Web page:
Last month, Columbia University started offering Nutella in Ferris Booth Commons, one of its dining halls.
Since the chocolate-hazelnut topping's debut, it's cost the dining program $5,000 a week to stock the stuff, according to the Columbia Spectator's Cecilia Reyes.
The demand for Nutella is up to 100 pounds per day, said Vicki Dunn, executive director of Dining Services. But that ridiculous amount could be due to the fact that students are stealing the Nutella by filling up to-go cups and taking full jars back to their dorms.
Why are they doing it? Some students have weighed in:
A junior interviewed by the Times admitted to making off with a day's worth of Nutella to snack on in sandwiches while studying. The reason: He was stressed before finals.
A student council representative gave this reason for the Nutella thefts to The Gothamist: "When you’re paying that much for a dining plan, some people feel a bit more entitled to taking things from the dining hall. But what they don’t realize is that dining uses any extra money to get awesome new items like Nutella, almond butter, and to make structural changes like the JJ’s renovation."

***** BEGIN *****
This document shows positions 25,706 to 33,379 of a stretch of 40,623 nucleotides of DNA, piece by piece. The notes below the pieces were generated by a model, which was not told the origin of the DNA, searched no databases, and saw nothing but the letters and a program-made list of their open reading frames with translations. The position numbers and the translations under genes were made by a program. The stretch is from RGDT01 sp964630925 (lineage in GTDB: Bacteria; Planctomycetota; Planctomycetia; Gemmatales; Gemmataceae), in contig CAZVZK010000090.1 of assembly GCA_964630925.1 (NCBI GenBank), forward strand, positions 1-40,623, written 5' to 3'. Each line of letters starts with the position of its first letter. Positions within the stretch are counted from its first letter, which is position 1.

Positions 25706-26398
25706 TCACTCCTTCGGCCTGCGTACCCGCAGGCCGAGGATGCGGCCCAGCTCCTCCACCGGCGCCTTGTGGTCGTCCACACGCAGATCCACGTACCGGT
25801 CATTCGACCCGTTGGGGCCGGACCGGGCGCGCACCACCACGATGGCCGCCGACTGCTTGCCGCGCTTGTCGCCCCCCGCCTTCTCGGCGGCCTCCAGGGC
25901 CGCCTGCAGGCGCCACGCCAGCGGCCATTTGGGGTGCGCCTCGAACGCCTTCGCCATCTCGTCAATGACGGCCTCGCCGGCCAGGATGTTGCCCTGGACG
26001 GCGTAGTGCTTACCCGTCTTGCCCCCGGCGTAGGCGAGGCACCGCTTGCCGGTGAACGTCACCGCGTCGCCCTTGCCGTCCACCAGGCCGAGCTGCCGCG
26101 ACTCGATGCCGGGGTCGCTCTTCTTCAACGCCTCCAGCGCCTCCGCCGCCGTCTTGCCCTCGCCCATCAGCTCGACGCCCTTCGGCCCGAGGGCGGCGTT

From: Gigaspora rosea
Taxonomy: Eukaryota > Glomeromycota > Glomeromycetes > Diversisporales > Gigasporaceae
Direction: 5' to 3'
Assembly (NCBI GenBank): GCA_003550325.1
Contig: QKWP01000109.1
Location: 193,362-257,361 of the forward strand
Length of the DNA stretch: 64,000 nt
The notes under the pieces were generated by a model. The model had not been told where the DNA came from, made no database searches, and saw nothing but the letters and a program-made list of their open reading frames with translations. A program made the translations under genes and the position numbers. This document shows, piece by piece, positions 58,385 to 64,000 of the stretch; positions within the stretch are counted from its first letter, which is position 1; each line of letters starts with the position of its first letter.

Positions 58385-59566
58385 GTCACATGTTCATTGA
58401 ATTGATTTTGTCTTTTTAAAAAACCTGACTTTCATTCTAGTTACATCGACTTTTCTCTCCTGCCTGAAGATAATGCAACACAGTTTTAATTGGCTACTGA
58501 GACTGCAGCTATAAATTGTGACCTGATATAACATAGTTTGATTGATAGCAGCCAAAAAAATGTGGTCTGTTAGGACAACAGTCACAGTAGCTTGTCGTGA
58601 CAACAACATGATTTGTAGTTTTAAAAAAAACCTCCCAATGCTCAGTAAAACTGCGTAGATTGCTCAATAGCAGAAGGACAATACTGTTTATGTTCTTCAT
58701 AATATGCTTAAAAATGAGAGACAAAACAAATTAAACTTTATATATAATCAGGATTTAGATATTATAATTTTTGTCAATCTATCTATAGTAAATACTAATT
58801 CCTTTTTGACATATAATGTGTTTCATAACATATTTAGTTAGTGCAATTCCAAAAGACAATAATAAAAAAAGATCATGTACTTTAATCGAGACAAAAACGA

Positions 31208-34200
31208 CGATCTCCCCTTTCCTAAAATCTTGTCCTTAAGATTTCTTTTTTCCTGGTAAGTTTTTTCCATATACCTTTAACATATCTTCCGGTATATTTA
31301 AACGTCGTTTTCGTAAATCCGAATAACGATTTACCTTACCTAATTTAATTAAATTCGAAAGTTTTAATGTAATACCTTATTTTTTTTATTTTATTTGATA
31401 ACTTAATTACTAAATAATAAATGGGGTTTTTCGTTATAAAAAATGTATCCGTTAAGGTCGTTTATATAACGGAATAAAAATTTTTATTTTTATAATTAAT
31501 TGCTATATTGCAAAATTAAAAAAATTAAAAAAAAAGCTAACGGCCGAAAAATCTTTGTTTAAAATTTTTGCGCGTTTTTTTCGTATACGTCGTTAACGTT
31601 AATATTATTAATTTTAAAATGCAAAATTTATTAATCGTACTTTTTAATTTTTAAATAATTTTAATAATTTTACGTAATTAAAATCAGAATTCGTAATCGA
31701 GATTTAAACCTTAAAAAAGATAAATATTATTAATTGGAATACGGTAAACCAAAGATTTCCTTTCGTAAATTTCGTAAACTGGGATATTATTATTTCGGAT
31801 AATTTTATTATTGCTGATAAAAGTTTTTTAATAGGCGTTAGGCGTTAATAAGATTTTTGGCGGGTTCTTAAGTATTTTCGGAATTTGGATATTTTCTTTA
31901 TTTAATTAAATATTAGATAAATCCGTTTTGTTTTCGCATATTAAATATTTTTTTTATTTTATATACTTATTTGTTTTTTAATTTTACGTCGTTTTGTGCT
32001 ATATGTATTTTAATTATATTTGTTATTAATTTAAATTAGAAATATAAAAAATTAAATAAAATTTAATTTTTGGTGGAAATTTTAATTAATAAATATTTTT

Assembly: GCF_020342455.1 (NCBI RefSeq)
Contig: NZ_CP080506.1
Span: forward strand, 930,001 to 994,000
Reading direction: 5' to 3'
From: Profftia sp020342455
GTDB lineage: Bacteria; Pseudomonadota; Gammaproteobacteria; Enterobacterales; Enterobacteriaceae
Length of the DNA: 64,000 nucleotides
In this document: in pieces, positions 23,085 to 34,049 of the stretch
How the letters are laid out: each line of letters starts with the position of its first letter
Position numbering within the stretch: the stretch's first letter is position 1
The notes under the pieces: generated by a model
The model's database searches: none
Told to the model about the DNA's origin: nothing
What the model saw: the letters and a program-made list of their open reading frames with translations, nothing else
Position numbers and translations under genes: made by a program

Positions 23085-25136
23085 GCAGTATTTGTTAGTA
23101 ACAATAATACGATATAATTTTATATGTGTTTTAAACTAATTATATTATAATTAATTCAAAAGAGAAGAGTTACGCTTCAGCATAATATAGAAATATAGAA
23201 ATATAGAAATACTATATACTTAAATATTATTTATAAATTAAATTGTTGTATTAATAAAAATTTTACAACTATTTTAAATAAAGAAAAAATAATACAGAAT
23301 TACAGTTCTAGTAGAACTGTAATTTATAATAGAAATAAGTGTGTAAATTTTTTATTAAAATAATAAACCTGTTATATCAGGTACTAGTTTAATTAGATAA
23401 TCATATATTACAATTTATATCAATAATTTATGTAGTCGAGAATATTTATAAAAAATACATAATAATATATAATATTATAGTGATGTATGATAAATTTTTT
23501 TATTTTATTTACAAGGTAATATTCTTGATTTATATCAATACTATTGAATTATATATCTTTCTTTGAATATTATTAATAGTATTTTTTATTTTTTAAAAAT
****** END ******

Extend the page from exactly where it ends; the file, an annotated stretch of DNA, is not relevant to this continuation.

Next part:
A freshman gave a simple explanation to the Columbia Spectator: "People love their Nutella. People are going to go crazy. I'm not surprised."
But not all students are happy about those abusing the Nutella privilege. A junior interviewed by New York Daily News said the cafeteria had run out of Nutella during her last visit. A freshman added said he's seen people munching on the nutty spread by the plateful, "way more than they should."
Whether they're stealing or eating it, if it keeps disappearing at this rate, the dining program could spend more than $250,000 annually on Nutella alone.
However, according to an university spokeswoman who spoke with The New York Times, the numbers Dunn gave The Spectator were “speculative and inaccurate” and the estimated cost was “roughly 10 times greater than the actual figures.”
Fortunately for Columbia's Nutella-crazed students, the school isn't planning to pull the pricey item from its dining halls. But, according to The Spectator, it may think twice before serving "other 'luxury' items, like lobster tails," in the future.
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